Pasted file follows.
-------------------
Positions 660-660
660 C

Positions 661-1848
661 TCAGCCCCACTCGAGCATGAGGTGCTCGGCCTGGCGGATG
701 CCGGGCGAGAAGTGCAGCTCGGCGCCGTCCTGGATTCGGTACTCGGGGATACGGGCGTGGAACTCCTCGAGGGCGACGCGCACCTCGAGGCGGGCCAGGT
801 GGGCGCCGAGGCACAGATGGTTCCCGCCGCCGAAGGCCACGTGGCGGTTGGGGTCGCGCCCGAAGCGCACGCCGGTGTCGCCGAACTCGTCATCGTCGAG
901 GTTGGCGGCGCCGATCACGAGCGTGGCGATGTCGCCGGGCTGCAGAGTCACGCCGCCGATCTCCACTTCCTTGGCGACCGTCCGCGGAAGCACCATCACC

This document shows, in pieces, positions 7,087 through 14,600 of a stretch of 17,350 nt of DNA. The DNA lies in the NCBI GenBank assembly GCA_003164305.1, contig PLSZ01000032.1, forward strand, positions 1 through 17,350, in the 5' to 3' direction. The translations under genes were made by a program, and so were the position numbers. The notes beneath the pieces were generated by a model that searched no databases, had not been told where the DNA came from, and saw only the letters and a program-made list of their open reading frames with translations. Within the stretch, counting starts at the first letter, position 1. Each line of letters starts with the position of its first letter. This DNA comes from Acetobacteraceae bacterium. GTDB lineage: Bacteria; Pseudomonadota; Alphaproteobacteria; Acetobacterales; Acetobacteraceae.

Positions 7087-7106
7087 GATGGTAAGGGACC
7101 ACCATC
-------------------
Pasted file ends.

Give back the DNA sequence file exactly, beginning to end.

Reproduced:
Positions 660-660
660 C

Positions 661-1848
661 TCAGCCCCACTCGAGCATGAGGTGCTCGGCCTGGCGGATG
701 CCGGGCGAGAAGTGCAGCTCGGCGCCGTCCTGGATTCGGTACTCGGGGATACGGGCGTGGAACTCCTCGAGGGCGACGCGCACCTCGAGGCGGGCCAGGT
801 GGGCGCCGAGGCACAGATGGTTCCCGCCGCCGAAGGCCACGTGGCGGTTGGGGTCGCGCCCGAAGCGCACGCCGGTGTCGCCGAACTCGTCATCGTCGAG
901 GTTGGCGGCGCCGATCACGAGCGTGGCGATGTCGCCGGGCTGCAGAGTCACGCCGCCGATCTCCACTTCCTTGGCGACCGTCCGCGGAAGCACCATCACC

This document shows, in pieces, positions 7,087 through 14,600 of a stretch of 17,350 nt of DNA. The DNA lies in the NCBI GenBank assembly GCA_003164305.1, contig PLSZ01000032.1, forward strand, positions 1 through 17,350, in the 5' to 3' direction. The translations under genes were made by a program, and so were the position numbers. The notes beneath the pieces were generated by a model that searched no databases, had not been told where the DNA came from, and saw only the letters and a program-made list of their open reading frames with translations. Within the stretch, counting starts at the first letter, position 1. Each line of letters starts with the position of its first letter. This DNA comes from Acetobacteraceae bacterium. GTDB lineage: Bacteria; Pseudomonadota; Alphaproteobacteria; Acetobacterales; Acetobacteraceae.

Positions 7087-7106
7087 GATGGTAAGGGACC
7101 ACCATC